Almost 50 years ago, my Italian immigrant father purchased his first home in Ottawa. The address: 79 Bayswater Avenue. The selling price: $7,500. It was a 2-storey semi-detached century old house, and a wonderful place to call home for the next two decades. In those days, immigrants had the right idea: purchase a house that can accommodate not one, but two families. Live on one level and rent the other. A brilliant concept then, and a brilliant concept today. Back then, the idea was born more out of necessity rather than choice. The rental income helped pay the mortgage, taxes, or other expenses.
Like most Italians of that era, my parents would never dream of any form of frivolous spending. Salaries were a pittance, jobs long and laborious, and sacrificing wants in the name of needs was a daily part of life. Paying off that mortgage was the top priority. Credit cards were non-existent, as were home equity lines of credit, student loans, and “don’t pay a cent” events, as well as all the other enticing vices that have catapulted our generation into a society of educated, employed adults riddled with debt.
I recall a story that my father once told me, about his first work experience in Canada. The year was 1959, and like the majority of immigrants at the time, he found work on a construction site. The pay: $1.65 a week. The work: gruelling long days, lack of proper outdoor wear, and the commute meant either bus, or walk, at times, two hours each way. His first day on the job a strange horn went off as noon was approaching. A small truck pulled up to the site and a group of workers began to form a line. There was an exchange of coins, and they walked away with strange glass bottles with a dark liquid inside. My father asked a co-worker what that was all about. He instructed my father to just watch them for a moment. He did. As they cracked upon their bottles of ice cold Coca-Cola, my father was astonished. “Those men have really made it in this country,” he told his co-worker. “They must be earning quite a good salary to be able to afford to buy a drink from the canteen.” His co-worker’s reply: “if we work hard enough, maybe in six months to a year, we’ll be able to afford one too.”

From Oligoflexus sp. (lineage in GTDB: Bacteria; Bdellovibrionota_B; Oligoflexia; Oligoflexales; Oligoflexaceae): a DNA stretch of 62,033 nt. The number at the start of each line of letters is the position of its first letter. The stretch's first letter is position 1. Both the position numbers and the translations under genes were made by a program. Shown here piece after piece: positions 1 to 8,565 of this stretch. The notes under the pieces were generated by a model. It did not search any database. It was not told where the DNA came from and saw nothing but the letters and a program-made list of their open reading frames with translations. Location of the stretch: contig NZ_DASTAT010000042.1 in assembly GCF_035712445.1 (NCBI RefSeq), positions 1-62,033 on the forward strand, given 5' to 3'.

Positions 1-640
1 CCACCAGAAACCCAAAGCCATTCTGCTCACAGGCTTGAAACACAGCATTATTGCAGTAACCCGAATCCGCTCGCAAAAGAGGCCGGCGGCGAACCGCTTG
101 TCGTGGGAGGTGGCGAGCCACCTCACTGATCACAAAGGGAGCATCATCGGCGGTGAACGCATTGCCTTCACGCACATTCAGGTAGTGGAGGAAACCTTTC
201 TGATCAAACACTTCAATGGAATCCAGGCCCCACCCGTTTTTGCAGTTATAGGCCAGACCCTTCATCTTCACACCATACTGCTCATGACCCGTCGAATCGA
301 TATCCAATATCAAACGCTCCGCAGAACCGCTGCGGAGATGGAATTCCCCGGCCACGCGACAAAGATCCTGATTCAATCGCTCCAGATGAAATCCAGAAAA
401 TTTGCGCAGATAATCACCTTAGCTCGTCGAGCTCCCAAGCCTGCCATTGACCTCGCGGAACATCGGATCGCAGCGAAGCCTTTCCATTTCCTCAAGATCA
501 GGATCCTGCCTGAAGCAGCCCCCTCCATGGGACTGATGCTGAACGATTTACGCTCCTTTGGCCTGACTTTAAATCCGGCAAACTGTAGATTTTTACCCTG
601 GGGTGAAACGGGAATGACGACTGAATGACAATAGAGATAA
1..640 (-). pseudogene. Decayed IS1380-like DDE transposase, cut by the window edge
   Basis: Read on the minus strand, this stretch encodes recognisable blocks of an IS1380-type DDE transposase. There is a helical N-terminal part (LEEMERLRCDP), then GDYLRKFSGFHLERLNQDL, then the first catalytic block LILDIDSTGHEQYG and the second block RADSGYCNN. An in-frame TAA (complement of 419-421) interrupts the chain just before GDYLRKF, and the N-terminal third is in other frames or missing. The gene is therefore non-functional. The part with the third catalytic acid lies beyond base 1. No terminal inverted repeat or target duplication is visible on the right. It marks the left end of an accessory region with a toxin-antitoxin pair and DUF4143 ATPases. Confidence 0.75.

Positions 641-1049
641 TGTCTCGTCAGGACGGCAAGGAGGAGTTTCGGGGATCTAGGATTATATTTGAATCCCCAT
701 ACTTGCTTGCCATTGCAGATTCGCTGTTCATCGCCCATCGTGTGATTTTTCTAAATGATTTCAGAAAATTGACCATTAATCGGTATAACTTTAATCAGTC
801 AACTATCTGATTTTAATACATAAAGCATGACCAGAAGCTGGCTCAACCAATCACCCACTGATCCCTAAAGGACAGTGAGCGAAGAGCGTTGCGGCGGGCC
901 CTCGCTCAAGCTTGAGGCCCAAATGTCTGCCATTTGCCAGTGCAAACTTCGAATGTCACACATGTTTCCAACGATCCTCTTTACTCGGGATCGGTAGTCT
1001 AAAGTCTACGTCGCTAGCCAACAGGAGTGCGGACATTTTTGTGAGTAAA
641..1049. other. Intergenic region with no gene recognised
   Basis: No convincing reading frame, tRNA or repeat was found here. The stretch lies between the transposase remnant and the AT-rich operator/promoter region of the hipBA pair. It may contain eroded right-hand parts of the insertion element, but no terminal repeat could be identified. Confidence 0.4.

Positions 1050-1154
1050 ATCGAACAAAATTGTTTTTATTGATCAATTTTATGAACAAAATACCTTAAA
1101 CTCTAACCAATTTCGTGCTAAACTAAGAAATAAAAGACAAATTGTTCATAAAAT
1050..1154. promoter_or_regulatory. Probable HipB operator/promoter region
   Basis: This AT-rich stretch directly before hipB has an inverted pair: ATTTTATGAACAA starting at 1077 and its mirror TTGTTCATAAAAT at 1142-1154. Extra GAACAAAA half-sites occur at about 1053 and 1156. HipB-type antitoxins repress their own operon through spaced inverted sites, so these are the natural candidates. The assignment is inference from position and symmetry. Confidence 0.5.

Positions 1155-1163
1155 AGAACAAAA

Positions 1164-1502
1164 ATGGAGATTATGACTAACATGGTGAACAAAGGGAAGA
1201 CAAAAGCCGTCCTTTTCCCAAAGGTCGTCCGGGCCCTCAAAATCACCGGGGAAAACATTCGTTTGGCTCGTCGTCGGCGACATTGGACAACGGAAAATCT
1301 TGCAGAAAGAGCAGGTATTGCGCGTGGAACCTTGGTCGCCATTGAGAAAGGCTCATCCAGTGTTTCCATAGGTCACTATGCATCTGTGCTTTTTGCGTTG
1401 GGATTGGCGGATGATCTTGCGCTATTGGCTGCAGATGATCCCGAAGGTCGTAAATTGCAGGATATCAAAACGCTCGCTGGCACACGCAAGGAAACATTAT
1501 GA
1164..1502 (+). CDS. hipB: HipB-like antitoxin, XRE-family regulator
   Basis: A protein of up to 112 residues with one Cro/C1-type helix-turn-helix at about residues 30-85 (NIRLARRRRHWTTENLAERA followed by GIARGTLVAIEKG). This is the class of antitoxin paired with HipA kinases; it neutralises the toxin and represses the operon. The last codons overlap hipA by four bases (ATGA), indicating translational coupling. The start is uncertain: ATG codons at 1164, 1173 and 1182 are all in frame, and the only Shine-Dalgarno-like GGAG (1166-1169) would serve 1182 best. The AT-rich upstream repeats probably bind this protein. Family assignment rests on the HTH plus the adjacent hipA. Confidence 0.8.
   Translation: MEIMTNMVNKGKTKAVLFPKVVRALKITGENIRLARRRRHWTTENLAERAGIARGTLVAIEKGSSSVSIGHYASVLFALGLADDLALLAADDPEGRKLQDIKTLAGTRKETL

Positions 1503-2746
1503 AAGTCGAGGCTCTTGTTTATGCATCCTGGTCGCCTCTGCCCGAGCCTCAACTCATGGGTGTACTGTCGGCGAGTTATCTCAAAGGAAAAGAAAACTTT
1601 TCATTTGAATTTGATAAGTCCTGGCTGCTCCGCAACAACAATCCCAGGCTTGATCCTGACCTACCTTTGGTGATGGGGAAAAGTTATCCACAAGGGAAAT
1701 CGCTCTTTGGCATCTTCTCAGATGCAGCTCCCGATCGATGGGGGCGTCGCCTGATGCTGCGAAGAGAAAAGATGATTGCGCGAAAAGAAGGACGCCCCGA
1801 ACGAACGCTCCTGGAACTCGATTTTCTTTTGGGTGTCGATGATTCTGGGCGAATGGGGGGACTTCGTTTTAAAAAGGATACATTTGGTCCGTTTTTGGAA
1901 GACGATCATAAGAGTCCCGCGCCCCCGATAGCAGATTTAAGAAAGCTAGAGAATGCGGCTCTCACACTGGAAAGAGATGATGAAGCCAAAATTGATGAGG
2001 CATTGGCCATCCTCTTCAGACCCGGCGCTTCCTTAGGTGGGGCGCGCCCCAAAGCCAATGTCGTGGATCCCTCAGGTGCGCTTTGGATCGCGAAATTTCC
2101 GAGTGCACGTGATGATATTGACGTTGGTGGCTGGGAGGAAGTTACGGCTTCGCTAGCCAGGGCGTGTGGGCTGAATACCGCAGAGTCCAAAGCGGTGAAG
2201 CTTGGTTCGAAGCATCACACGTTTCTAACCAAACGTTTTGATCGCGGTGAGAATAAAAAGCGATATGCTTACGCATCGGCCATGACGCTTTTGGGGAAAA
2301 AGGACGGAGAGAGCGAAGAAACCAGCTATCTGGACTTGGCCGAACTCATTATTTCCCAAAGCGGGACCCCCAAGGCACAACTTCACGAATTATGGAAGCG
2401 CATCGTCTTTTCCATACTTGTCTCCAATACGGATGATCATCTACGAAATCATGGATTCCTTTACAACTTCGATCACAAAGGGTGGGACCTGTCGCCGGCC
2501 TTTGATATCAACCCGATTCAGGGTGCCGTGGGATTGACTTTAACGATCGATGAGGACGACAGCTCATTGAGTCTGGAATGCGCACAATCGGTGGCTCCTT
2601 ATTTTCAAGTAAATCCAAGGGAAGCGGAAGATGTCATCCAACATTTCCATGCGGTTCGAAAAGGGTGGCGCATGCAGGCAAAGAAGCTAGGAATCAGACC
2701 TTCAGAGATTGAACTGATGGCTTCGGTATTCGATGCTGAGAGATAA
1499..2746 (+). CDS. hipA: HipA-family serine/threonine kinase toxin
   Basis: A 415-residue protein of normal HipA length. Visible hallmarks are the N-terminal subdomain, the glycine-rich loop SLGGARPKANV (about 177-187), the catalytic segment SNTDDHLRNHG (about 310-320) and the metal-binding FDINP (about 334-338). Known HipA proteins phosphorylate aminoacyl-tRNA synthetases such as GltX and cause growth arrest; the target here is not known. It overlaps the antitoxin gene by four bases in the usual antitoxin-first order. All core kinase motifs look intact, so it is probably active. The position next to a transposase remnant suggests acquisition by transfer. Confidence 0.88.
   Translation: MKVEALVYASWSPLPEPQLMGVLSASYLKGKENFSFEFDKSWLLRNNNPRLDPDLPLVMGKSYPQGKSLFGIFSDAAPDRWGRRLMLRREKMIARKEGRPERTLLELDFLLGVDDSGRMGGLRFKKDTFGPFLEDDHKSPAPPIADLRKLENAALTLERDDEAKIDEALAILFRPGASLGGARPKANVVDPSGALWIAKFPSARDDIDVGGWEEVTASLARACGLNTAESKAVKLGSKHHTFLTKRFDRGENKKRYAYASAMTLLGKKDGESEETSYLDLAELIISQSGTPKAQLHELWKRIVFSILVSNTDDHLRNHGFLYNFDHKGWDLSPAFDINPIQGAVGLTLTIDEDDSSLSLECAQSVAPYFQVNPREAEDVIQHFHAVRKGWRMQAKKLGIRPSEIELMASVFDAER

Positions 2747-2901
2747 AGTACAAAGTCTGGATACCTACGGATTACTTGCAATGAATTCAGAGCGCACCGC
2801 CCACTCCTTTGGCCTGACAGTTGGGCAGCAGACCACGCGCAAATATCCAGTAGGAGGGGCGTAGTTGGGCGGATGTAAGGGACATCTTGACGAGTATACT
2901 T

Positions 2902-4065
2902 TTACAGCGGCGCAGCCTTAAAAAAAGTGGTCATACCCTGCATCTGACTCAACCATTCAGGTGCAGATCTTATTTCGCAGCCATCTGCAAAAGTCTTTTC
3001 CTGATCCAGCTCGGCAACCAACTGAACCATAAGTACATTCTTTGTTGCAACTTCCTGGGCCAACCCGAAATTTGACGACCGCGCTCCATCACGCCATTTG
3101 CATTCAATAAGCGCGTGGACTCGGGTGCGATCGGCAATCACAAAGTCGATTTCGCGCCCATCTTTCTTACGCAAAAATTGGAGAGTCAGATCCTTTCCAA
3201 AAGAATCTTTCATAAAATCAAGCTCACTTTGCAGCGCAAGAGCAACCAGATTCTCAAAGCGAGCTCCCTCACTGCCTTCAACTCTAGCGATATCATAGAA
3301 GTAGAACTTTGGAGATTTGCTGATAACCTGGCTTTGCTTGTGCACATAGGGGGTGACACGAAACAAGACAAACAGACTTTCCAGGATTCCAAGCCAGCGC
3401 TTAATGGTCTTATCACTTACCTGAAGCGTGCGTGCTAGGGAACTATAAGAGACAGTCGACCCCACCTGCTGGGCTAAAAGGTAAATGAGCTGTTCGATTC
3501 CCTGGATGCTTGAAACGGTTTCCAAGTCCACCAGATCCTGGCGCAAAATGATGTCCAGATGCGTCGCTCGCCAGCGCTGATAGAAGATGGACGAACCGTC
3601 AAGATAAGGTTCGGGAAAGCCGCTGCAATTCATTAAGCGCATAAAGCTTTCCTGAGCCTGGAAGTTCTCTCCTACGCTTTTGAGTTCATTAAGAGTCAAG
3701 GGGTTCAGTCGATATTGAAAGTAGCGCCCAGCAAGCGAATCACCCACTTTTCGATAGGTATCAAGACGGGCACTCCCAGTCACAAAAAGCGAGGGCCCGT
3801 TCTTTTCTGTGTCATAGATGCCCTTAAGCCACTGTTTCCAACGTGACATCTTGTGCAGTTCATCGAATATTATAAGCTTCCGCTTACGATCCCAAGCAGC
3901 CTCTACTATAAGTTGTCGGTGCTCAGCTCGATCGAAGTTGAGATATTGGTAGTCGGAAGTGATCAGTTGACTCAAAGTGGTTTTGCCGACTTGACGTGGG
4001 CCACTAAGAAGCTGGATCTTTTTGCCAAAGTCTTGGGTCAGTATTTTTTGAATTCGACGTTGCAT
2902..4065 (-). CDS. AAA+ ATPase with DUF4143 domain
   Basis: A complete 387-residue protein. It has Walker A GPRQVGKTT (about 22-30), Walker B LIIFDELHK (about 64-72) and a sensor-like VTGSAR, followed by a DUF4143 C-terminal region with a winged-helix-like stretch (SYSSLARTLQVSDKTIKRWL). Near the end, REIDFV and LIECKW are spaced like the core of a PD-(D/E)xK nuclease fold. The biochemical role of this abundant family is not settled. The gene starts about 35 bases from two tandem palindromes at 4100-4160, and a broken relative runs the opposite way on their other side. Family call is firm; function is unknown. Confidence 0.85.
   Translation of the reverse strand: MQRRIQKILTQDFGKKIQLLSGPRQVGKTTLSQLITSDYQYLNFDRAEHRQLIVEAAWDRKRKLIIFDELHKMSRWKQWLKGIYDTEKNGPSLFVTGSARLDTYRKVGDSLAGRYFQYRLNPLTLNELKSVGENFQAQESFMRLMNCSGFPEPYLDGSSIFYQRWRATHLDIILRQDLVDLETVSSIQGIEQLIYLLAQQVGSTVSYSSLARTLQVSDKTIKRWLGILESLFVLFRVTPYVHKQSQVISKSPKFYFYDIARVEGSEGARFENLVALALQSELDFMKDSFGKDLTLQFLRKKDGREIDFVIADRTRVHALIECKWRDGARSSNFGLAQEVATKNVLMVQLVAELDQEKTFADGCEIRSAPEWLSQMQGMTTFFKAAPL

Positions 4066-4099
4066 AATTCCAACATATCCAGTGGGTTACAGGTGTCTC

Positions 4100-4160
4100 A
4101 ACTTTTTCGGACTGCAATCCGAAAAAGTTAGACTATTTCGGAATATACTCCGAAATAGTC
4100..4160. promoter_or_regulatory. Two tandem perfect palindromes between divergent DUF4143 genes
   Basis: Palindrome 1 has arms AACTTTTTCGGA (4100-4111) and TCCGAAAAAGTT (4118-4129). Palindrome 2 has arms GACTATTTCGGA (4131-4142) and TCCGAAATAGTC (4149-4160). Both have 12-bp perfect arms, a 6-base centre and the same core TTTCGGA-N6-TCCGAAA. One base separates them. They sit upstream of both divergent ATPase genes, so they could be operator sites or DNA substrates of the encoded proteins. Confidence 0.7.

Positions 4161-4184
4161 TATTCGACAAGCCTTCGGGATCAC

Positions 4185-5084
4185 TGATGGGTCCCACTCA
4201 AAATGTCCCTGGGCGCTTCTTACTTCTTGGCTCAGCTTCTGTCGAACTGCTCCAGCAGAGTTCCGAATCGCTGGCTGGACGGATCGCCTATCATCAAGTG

I often ask myself, “what did I learn from that story?” The answer is as simple as I am: I learned that I am an absolute idiot when it comes to spending, saving, and sacrificing. I even typed those in the wrong order – it should read – sacrificing, saving, and eventually, spending. What did I do with my first pay cheque? Well I suppose I did one half of what my father wanted me to do – I walked straight to the Royal Bank on Somerset and Merton Street. He had hopes that I would deposit the whole thing and immediately begin earning interest. I, on the other hand, cashed it and hopped on the number 2 bus to Rideau Street and headed straight into Aldo’s for a new pair of shoes!
Fast forward a few decades, and I have yet to break that cycle of earning and spending, with little saving in between. I do not live in a duplex or semi-detached home that could produce rental income. I do not own a second or third property that could produce rental income. I do, however, own a vast collection of Italian leather shoes and purses that may very well never produce any income! My father shouts at himself, particularly around the family dinner table, “where did I go wrong?” My sisters and I assure him that he did a fine job and raised three lovely daughters, who adore him, but just happen to have a penchant for nice things.
His reply is always the same: “But what about “a duplexy or nu bellu bungalow” to rent? Our answer is always the same: “who wants espresso and biscotti?” And then quietly make plans to stop in at Winner’s, HomeSense, and Starbuck’s on our drive home.
By Dosi Cotroneo